occupationindexer = StringIndexer(inputCol="occupation", outputCol ="occ")
relindexer = StringIndexer(inputCol="relationship", outputCol ="relation")
raceindexer = StringIndexer(inputCol="race", outputCol ="racecolor")
sexindexer = StringIndexer(inputCol="sex", outputCol ="gender")
nativecountryindexer = StringIndexer(inputCol="nativecountry", outputCol ="country")
categoryindexer = StringIndexer(inputCol="category", outputCol ="catlabel")

This creates what is called a “dense” matrix where a single column contains all the values. Further, we will need to convert this to “sparse” matrix where we have multiple columns for each value for a category and for each column we have a 0 or 1. This conversion can be done using the OneHotEncoder object (available in pyspark.ml.feature namespace) as shown below:
ohencoder = OneHotEncoder(inputCols=[“wc”], outputCols=[“v_wc”])

The inputCols is a list of columns that need to be “sparsed” and outputCols is the new column name. The confusion sometimes is around fitting sparse matrix in a single column. OneHotEncoder uses a schema based approach to fit this in a single column as shown to the left.

Note that we will not sparse the target variable i.e. “summary”.

The final step for preparing our data for machine learning is to “vectorise” it. Unlike most machine learning frameworks that take a matrix for training, Spark ML requires all feature columns to be passed in as a single vector of columns. This is achieved using VectorAssembler object (available in pyspark.ml.feature namespace) as shown below:

colvectors = VectorAssembler(inputCols=["age","v_wc","fnlwgt","educationnum","capitalgain","capitalloss","v_edu","v_marital","v_occ","v_relation","v_racecolor","v_gender","v_country","hoursperweek"],
outputCol="features")

As you can see above, we are adding all columns in a vector called as “features”. With this our dataframe is ready for machine learning task.

We will proceed to split the dataframe in training and test data set using randomSplit function of dataframe as shown:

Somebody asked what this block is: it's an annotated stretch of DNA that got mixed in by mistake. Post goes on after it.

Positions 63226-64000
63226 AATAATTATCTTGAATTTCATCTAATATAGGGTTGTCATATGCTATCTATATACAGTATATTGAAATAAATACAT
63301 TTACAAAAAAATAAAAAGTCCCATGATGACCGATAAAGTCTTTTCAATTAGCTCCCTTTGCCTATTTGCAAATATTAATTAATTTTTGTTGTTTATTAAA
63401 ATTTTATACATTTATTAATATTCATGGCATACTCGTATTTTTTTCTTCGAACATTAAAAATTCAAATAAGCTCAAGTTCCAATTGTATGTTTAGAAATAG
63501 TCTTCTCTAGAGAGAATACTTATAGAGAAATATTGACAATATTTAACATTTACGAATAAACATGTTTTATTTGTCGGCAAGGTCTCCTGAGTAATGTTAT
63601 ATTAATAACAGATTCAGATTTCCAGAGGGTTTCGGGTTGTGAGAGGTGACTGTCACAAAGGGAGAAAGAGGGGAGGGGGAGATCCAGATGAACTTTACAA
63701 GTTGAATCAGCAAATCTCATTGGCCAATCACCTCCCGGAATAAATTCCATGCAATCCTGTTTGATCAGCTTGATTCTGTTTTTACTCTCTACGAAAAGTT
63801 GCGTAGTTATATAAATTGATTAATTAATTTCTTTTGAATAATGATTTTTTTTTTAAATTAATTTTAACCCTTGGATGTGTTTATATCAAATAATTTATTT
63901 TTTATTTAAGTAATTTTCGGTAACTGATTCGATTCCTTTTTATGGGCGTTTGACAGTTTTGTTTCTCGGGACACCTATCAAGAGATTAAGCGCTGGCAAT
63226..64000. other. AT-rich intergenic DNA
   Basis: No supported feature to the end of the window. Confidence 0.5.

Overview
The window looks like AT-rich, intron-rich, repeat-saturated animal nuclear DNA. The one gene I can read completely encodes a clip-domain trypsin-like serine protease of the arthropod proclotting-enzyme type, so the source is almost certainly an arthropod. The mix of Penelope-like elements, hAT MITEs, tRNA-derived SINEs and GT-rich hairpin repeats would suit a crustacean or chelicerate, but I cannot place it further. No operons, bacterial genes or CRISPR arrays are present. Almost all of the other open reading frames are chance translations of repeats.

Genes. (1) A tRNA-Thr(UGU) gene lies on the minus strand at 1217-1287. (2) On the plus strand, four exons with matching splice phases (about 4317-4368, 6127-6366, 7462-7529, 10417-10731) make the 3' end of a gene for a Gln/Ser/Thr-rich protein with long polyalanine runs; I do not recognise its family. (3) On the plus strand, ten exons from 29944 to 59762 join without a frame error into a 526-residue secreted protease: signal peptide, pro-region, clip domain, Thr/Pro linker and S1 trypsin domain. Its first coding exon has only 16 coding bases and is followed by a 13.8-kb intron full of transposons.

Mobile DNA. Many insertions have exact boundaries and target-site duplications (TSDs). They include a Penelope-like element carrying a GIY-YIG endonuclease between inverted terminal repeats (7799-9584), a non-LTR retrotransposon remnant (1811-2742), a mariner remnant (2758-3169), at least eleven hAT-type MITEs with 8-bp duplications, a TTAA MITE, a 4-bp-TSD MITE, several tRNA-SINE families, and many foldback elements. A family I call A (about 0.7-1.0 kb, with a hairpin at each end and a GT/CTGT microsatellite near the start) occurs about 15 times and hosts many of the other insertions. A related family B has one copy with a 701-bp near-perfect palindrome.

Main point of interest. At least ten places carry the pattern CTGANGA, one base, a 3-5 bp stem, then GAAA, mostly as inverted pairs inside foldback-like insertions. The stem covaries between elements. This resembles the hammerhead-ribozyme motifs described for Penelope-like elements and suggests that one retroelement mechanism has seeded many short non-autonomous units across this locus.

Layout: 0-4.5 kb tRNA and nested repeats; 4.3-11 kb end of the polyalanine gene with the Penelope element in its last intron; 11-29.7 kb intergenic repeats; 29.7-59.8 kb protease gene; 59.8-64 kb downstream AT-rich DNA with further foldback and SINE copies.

(train, test) = adultMLDF.randomSplit([0.7,0.3])

This will split our dataframe into train and test dataframe in 70:30 ratio.
The classifier used will be Gradient Boosting classifier available as GBTClassifier object and initialised as follows:

from pyspark.ml.classification import GBTClassifier

classifier = GBTClassifier(labelCol="catlabel", featuresCol="features")

The target variable and features vector column is passed as attributes to the object. Once the classifier object is initialised we can use it to train our model using the “fit” method and passing the training dataset as an attribute:

gbmodel = classifier.fit(train)

Once the training is done, you can get predictions on the test dataset using the “transform” method of the model with test dataset passed in as attribute:

adultTestDF = gbmodel.transform(test)

The result of this function is addition of three columns to the dataset as shown below:

A very important task in machine learning is to determine the efficacy of the model. To evaluate how the model performed, we can use the BinaryClassificationEvaluator object as follows:

from pyspark.ml.evaluation import BinaryClassificationEvaluator

eval = BinaryClassificationEvaluator(labelCol = "catlabel", rawPredictionCol="rawPrediction")

eval.evaluate(adultTestDF)

In the initialisation of the BinaryClassificationEvaluator, the labelCol attribute specifies the actual value and rawPredictionCol represents the predicted value stored in the column – rawPrediction. The evaluate function will give the accuracy of the prediction in the test dataset represented as AreaUnderROC metric for classification tasks.

You would definitely want to save the trained model for use later by simply saving the model as follows:

gbmodel.save(path)

You can later retrieve this model using “load” function of the specific classifier:

from pyspark.ml.classification import GBTClassificationModel
classifierModel = GBTClassificationModel.load(path)

You can now use this classification model for inferencing as required.